The innovation machine

29 Dec 2010 Sandeep Mehta

The Economist has an interesting article by Joseph Schumpeter  The innovation machine:

Hardly a week passes without someone publishing a book on the subject. Most are rubbish.

I tend to agree. There is so much hype around innovation, but no one really defines what they believe is innovation.  Even the Oslo Framework definition talks about new products and new methods.  What is the difference between invention and innovation?  All new product lines automatically become innovation?  I am thinking we should focus on R&D effectiveness and not really worry if it is innovation or not. Anyway, back to the article:

Last year Mr Govindarajan and Mr Trimble (hereafter: G&T) published a seminal article, with Jeff Immelt, the head of General Electric, on frugal innovation. In their new book they address two subjects that are usually given short shrift: established companies rather than start-ups and the implementation of new ideas rather than their generation.

I like frugal innovation as a concept because it focuses the R&D team and drives innovation.  The two new thrusts are:

The fashion these days is to focus on the supply side of innovation: for example, by encouraging everyone to think big thoughts. 3M, the maker of Post-it notes, expects its workers to spend 15% of their time on their own projects. Google expects them to spend 20%. This approach is attractively democratic: by giving everyone a chance to innovate, it makes everyone feel special. Or so the theory goes. G&T are ready with the cold water. The let-them-loose approach spreads resources thinly and indiscriminately. Companies dissolve into a thousand small initiatives rather than focusing on a few big problems. It also produces far too many ideas: managers have to spend weeks sorting through the chaff to find a few grains of wheat.

That is give people time to think of new things and innovation will happen. I agree that is a good idea. However, it is important to remember that R&D management becomes even more important when you are letting technologists roam free. One needs to guide and nurture right ideas and to do so requires a good evaluation scheme to identify those ideas that are worthwhile.

A second approach focuses on closing the loop between ideas and results. Nucor Corporation, a steelmaker, gives its workers bonuses if they can produce steel more efficiently. Deere & Company, a maker of farm machinery, has produced a detailed playbook on how to design new tractors. G&T concede that this approach is an excellent way of making incremental improvements to existing products and processes, but suggest that it has little chance of producing a big breakthrough.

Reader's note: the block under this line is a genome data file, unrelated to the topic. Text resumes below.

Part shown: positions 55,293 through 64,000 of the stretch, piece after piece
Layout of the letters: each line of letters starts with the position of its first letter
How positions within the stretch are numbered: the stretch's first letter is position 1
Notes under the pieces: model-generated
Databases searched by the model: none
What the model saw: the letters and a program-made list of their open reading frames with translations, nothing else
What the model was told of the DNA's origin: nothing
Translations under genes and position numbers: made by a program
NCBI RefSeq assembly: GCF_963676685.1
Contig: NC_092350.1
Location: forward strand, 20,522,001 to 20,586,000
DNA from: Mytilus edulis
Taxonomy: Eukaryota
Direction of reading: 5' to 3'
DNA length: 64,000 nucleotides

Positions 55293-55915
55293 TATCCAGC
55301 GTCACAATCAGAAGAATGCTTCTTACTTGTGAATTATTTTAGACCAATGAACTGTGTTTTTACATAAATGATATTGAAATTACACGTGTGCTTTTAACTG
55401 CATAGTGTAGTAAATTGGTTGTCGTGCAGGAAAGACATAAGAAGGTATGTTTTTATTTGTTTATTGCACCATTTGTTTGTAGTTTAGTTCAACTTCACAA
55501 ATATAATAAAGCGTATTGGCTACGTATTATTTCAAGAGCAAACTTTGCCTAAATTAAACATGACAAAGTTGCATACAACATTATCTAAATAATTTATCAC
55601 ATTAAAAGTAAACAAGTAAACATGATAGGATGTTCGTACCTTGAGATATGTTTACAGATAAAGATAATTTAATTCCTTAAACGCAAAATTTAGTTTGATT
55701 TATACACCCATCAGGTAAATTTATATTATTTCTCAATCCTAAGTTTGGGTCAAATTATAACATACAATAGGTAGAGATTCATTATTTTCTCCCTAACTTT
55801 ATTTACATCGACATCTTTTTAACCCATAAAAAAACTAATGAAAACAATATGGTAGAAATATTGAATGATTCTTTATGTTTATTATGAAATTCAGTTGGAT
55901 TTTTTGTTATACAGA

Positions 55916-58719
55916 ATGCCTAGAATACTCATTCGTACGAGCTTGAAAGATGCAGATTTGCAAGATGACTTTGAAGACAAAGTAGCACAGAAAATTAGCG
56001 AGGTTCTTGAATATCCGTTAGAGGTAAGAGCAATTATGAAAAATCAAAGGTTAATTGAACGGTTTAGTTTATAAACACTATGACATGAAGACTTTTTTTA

Interesting debate! More on it below.  However, the authors insist that the only way (or the primary way) to drive innovation is to break out a group that can innovate.

G&T argue that companies need to build dedicated innovation machines. These machines need to be free to recruit people from outside (since big companies tend to attract company men rather than rule-breakers). They also need to be free from some of the measures that prevail in the rest of the company. But they must avoid becoming skunk works. They need to be integrated with the rest of the company—they must share some staff, for example, and they must tap into the wider company’s resources as they turn ideas into products. And they must be tightly managed according to customised rather than generic rules. For example, they should be held accountable for their ability to learn from mistakes rather than for their ability to hit their budgets.

I have seen many innovative ideas rejected because they were not invented by the team.  Setting up a separate organization just brings foreign body rejection a little bit less difficult.  More often than not, the innovation organization becomes an outcast and root cause of tremendous organizational conflict.  This has happened many times with the original Skunk Works (at Lockheed) it self.  Many people do not realize that Skunk Works was successful because they were paid by the government to do work.  They were a profit center.  Trying to replicate Skunk Works in non government area is going to be quite difficult.  More importantly, innovation to invention transition from Skunk Works has been far from effective.
So, what are my recommendations?  Effective R&D management, of course!  Only managers can provide challenges that help teams innovate, identify bright ideas and fund them so that they can be transitioned into inventions and products and avoid organizational conflict / foreign body rejection.  Much more stuff is here.

Leave a Reply